PRINT March 2012


Pablo Larraín’s Post Mortem

Pablo Larraín, Post Mortem, 2010, still from a color film in 16 mm transferred to 35 mm, 98 minutes. Mario Cornejo (Alfredo Castro).

ETIOLATING LIGHT turns Chile into a nation of wraiths in Post Mortem, Pablo Larraín’s baleful allegory set at the time of the US-backed coup that deposed Salvador Allende in 1973. “Nothing can escape the wheel of history,” Dr. Castillo, chief coroner and dialectician at a Santiago hospital, proclaims early in the film, a point made literal in Mortem’s first image, a pulverizing long take from the undercarriage of an army tank as it grinds its way down a debris-strewn avenue. The film’s two self-absorbed protagonists do their best to ignore the imminence of history, falling into a catatonic love affair amid the escalating chaos. Mario Cornejo (Alfredo Castro), a sallow, lank-haired morgue assistant with deadened eyes—less Thin White Duke than ashen Nosferatu—furtively dotes on Nancy Puelma (Antonia Zegers), the anorexic cabaret dancer from across the way. (The film could be called The Mortician and the Showgirl.) Apolitical and indifferent, even as Nancy’s father uses their home as a clandestine base for Communist activists, the two life-ravaged neighbors edge into a relationship—he out of erotic obsession, she out of neurosis and inertia—their verbal exchanges over fried egg and rice or Peking duck as scant as their gaunt bodies. Theirs is a romance of cadavers.

Larraín, who hails from a right-wing family of great wealth and political power, returns to the subjects he explored in his previous film, Tony Manero (2008), about a pathological John Travolta imitator intent on winning a disco-dancing contest during the reign of Pinochet: the psychosis of fascism, the violence of the impassive and disappointed, the horrors of history played out as performance. Taming Tony’s frantic whip pans, extreme shallow- or out-of-focus images, jump cuts, and fast tracking follow shots in favor of a more concentrated and implacable style, Larraín shoots in wide-screen 16 mm, blown up to 35 mm, employing late-’60s Russian Lomo lenses, reportedly used by Tarkovsky, to achieve Post Mortem’s ghostly pallor, the film’s blanching light by turns milky and clinical. (Mario helpfully dresses in spectral shades of beige, bone, and off-white.) “They were old, fucked-up, and really hard to use,” Larraín said about the antique lenses. “If you touched them, they’d crumble. But they were great. People think we spent ages in postproduction to get that pale image, but our whole ‘technique’ was not to do anything.”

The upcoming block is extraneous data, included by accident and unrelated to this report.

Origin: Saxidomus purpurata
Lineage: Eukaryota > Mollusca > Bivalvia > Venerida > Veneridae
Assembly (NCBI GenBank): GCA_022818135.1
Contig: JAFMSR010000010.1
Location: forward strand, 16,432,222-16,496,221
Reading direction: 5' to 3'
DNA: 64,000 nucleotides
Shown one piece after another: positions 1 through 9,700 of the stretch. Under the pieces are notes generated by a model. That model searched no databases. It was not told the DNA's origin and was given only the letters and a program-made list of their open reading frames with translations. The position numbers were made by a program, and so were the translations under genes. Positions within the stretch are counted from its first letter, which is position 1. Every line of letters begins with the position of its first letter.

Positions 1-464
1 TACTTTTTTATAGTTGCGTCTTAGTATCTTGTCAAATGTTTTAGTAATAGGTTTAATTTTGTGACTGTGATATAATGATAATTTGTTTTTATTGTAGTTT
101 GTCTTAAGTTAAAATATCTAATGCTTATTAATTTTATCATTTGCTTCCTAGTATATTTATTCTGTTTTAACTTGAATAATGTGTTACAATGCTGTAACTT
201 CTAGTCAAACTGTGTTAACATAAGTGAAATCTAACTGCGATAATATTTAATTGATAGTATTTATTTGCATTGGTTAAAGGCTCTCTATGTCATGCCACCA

The director did much, however, in his visual and sound design to emphasize what he calls the “enigma” of the 1973 coup, the persistent mysteries surrounding a cataclysm that happened before he was born but whose aftermath he lived through. Little in the film is seen whole or unobstructed, its compositions often impeding our view or frustrating comprehension. For instance, the sequence in which Mario and Nancy dine at a Chinese restaurant, clueless as to the nature of spring rolls or wontons—a marker of cultural provincialism, like the grubby Bim-Bam-Bum cabaret with its outdated cancan numbers—begins with the back of Nancy’s head belligerently blocking our sight line to Mario’s face. Larraín obscures, crops, and truncates the image, and leaves major events offscreen, frequently indicating them only by sound. Mario’s morning shower masks the barrage outside his bathroom window—a fighter jet, shattering glass, a dog’s relentless barking—auditory insulation signaling his willed obliviousness. (The filmmaker often resorts to liminal camera placement, leaving his Arriflex parked in a room or car, peering out as events unfold in the street, framed by a doorway or window.)

Larraín took the name and occupation of his antihero from a coroner’s assistant who was present at Allende’s autopsy, though the director has said that mood counts more for him than historical facts. As in Tony Manero, Larraín indulges a taste for the fetid—the greasy rat tail on Nancy’s balding boss, the gray chunk of gristle that Mario spits out in the lunchroom—and for emotional extremes: Mario passionately hugging Nancy’s mop-haired kid brother in what seems more than gratitude, or the two lovers succumbing to a snot-nosed crying jag at their first meal together. Larraín’s penchant for mixing the oblique and the blatant—the film’s title obviously announces a dissection of the body politic—becomes more pronounced in Post Mortem’s second half, as the carnage from the coup begins to mount, corpses stacking up in the corridors of the hospital. (At this point, the film’s creepy humor darkens into Holocaust burlesque.) Mario, who thrice refers to his vocation as “functionary,” finds himself official recorder at Allende’s autopsy, a shocking sequence filmed on the actual site of the operation, complete with original dissecting table. (The camera chillingly lingers on a large ladle on the table of coroner’s instruments.) Theater takes on a double meaning as both medical and performative space, an arena of scientific examination and political stagecraft. Mario allows a wan smile at the grotesque spectacle before reverting to his usual vacuity.

In a final instance of metaphor making, Larraín fixes the camera’s inexorable stare for six minutes on a Poe-like act of immurement. (A puzzling sequence early in the film suddenly makes sense as a flash-forward.) Like Bernardo Bertolucci’s repressed conformist, the priggish Mario, who once rejected his coworker’s advances because he deemed her sleeping with other men “bad, very bad,” reveals his inner fascist, methodically walling up the past, at one with the new regime.

James Quandt is senior programmer at TIFF Cinematheque in Toronto.